Asked by anonymous

    Learning About Breast Cancer
    over 8 years 4 answers
    • View all 4 answers
    • Surf  Momma Profile
      anonymous
      Learning About Breast Cancer

      I am right there with you. My surgery was one
      Month ago. No, nothing that I am aware of that we can do.

      Comment
    • Stephanie Odom Profile
      anonymous
      Learning About Breast Cancer

      Be patient. It took a good month before mine didn't feel alien, and 2 months or more before I could sleep at least a little on my side. But I didn't get mine expanded before I started chemo, so i've had it easy so far.

      1 comment
  • Cecilia Clark Profile

    The drain's still in place after three weeks. Does anyone else have this?

    Asked by anonymous

    Stage 0 Patient
    about 7 years 4 answers
    • View all 4 answers
    • André Roberts Profile
      anonymous
      Stage 1 Patient

      No Cecilia, I had mine out at 2 weeks - I then had fluid build up on left side that had to be aspirated. It's better to have them in longer if needed. After reading your bio, I am wondering if you had implants inserted at time of mastectomy & not expanders? You said you had to have the one side...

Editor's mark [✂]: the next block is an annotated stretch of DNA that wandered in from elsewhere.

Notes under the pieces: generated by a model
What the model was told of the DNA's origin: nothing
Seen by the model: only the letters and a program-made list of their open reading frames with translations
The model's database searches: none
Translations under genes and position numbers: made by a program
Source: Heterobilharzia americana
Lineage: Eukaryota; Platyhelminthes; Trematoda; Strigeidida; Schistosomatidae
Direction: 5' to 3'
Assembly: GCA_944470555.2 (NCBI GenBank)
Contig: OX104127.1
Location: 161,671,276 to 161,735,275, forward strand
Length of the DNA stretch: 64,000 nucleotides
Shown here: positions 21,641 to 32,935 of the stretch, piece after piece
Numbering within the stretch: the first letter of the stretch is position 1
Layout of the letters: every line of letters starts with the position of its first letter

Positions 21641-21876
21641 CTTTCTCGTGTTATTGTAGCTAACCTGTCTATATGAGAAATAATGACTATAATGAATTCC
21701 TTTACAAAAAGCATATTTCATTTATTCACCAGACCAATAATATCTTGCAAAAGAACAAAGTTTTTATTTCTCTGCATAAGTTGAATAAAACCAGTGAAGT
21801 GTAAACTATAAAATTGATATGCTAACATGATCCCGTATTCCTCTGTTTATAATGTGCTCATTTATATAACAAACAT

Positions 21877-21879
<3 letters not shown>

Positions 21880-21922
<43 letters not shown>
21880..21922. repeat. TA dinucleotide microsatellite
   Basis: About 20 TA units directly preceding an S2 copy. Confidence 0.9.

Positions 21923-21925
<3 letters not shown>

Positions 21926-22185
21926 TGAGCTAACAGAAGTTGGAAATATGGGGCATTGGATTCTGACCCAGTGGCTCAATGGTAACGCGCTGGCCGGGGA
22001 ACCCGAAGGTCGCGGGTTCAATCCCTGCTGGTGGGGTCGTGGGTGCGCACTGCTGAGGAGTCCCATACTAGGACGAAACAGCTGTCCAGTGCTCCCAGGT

more

      No Cecilia, I had mine out at 2 weeks - I then had fluid build up on left side that had to be aspirated. It's better to have them in longer if needed. After reading your bio, I am wondering if you had implants inserted at time of mastectomy & not expanders? You said you had to have the one side revised so that makes me think that. Prayers to you.

      2 comments
    • Sharon Danielson Profile
      anonymous
      Survivor since 2007

      Cecilia,
      I think the drains need to stay in as long as they are needed. They are a pain to have but they are serving a purpose... to drain excess fluids that remain. It is truly better to have them in than have fluids build up. I would just be patient but also keep asking your surgeon about...

      more

      Cecilia,
      I think the drains need to stay in as long as they are needed. They are a pain to have but they are serving a purpose... to drain excess fluids that remain. It is truly better to have them in than have fluids build up. I would just be patient but also keep asking your surgeon about them too. Take care, Sharon

      1 comment